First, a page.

October 4, 2013

Keeping carbon in the ground

Adapted from a speech by Charlie Wood at the ANU Great Green Debate

open cut mineThe assets sitting on the fossil fuel industry’s balance time bomb when it comes to climate change.  However awareness that we need to keep 80% of fossil fuel reserves in the ground is growing and by acknowledging this issue of ‘unburnable carbon’ we are reaching the very heart of the current climate crisis.  

This rising awareness should give us great hope -we can really do something to alter the catastrophic trajectory we are currently travelling on. But if we are to make any real inroads towards a clean energy future and stable climate it is essential that fossil fuel expansion is curbed.  Keeping carbon in the ground is one of the best ways to achieve this end.  Here are three thoughts as to how this can be done.

This means disclosure by companies and investors, of their carbon exposure. It mightn’t sound sexy but in reality getting the industry naked is fun and one of THE most powerful keys to unraveling the high-carbon economy.  After all, you can’t change what you can’t see.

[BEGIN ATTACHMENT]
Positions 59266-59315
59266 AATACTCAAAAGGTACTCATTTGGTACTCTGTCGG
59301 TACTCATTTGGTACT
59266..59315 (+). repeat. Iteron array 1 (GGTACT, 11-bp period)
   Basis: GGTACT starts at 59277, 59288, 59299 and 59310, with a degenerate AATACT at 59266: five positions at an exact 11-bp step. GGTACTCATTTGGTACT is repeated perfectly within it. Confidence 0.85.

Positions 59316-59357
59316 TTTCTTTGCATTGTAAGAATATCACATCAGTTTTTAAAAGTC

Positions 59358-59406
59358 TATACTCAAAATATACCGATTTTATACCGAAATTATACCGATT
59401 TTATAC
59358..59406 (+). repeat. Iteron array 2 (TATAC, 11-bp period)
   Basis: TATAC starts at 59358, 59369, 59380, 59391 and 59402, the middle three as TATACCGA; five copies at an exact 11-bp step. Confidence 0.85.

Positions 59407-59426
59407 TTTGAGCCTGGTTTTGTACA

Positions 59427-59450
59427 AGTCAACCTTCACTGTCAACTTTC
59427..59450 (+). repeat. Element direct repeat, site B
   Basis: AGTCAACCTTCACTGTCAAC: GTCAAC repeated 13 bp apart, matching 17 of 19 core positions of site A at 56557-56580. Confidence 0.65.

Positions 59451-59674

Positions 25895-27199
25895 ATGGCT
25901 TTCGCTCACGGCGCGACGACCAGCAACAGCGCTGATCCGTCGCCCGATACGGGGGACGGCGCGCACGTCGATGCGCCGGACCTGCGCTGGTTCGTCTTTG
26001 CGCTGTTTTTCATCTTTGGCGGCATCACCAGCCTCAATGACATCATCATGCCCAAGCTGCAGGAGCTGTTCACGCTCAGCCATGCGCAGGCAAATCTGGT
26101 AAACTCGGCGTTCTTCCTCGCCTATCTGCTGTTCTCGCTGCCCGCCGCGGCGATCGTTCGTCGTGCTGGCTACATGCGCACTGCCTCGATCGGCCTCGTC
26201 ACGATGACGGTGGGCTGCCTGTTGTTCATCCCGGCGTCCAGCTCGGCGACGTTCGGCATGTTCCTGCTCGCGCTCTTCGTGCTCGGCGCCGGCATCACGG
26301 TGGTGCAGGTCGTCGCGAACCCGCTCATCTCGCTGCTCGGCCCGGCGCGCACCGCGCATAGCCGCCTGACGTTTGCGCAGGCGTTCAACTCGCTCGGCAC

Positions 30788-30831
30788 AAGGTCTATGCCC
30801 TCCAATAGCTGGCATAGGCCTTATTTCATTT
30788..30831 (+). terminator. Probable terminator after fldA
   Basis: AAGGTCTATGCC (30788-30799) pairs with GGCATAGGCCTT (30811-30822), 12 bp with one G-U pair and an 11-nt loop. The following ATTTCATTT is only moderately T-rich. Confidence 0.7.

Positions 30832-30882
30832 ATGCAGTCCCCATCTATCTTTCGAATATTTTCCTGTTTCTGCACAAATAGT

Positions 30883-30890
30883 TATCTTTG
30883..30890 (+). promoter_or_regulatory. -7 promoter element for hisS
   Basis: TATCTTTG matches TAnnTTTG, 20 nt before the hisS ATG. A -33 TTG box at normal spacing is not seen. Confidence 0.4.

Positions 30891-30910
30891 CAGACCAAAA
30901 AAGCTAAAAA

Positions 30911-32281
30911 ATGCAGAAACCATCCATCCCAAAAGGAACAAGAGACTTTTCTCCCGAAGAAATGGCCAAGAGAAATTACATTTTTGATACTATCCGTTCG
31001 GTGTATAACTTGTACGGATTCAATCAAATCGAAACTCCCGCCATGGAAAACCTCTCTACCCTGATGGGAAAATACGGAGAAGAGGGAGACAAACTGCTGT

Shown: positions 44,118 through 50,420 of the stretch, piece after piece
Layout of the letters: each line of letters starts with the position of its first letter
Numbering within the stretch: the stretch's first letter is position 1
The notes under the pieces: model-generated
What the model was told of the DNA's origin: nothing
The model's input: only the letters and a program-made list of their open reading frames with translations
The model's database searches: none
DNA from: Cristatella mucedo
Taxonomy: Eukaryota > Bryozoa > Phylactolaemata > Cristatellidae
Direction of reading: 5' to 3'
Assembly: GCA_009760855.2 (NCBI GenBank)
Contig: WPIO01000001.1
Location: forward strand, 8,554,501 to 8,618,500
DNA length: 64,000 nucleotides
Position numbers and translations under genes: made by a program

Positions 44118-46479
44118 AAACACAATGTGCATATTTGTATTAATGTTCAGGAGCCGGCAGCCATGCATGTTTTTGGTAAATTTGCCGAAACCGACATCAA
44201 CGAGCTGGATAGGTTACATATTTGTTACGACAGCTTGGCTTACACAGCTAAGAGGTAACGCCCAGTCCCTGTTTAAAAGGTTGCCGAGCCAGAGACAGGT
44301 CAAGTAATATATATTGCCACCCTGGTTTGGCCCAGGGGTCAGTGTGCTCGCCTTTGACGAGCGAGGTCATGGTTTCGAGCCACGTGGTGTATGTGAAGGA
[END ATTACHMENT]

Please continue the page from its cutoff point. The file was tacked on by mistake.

Currently, the carbon exposure of the investment sector is cloaked in invisibility. How many of us know that, of the $64 trillion in investment capital worldwide, 55% of it is in high-carbon sectors while only 2% is in low-carbon? OR, that our super funds account for almost half of this?

And that’s the problem. Most of us are unknowingly investing in the high-carbon economy. This is not to vilify the investment sector. Carbon risk is a new concept.  In fact, a recent TCI survey found that 84% of Australian super funds didn’t know how much of their portfolio was invested in high climate impact sectors.  By asking investors to explain where our money is invested, we elicit important information and show them we care. But, of course, they won’t all voluntarily surrender which is why we also need regulators to enforce mandatory disclosure.

Fortunately, there are some great disclosure initiatives underway. The Vital Few campaign helps members to get their super funds accounting for their investments with a view to shifting them into low carbon sectors. NGO Market Forces is campaigning to expose the massive role that our Big 4 banks play in funding fossil fuel expansion. And the Carbon Tracker Initiative publicises the top 200 fossil fuel companies upon whose balance sheets unburnable carbon lies.